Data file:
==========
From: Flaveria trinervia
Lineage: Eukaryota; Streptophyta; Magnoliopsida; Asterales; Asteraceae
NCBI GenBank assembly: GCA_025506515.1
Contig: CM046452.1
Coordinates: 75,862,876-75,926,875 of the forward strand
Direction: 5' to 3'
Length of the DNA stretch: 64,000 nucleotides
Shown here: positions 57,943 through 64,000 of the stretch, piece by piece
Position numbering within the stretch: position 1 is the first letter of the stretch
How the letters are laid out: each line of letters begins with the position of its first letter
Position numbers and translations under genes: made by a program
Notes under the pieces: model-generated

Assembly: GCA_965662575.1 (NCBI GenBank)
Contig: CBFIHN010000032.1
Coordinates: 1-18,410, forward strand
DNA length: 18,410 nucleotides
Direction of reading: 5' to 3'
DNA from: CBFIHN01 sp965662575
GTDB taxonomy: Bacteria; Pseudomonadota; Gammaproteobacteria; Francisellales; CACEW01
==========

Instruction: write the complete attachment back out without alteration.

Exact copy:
From: Flaveria trinervia
Lineage: Eukaryota; Streptophyta; Magnoliopsida; Asterales; Asteraceae
NCBI GenBank assembly: GCA_025506515.1
Contig: CM046452.1
Coordinates: 75,862,876-75,926,875 of the forward strand
Direction: 5' to 3'
Length of the DNA stretch: 64,000 nucleotides
Shown here: positions 57,943 through 64,000 of the stretch, piece by piece
Position numbering within the stretch: position 1 is the first letter of the stretch
How the letters are laid out: each line of letters begins with the position of its first letter
Position numbers and translations under genes: made by a program
Notes under the pieces: model-generated

Assembly: GCA_965662575.1 (NCBI GenBank)
Contig: CBFIHN010000032.1
Coordinates: 1-18,410, forward strand
DNA length: 18,410 nucleotides
Direction of reading: 5' to 3'
DNA from: CBFIHN01 sp965662575
GTDB taxonomy: Bacteria; Pseudomonadota; Gammaproteobacteria; Francisellales; CACEW01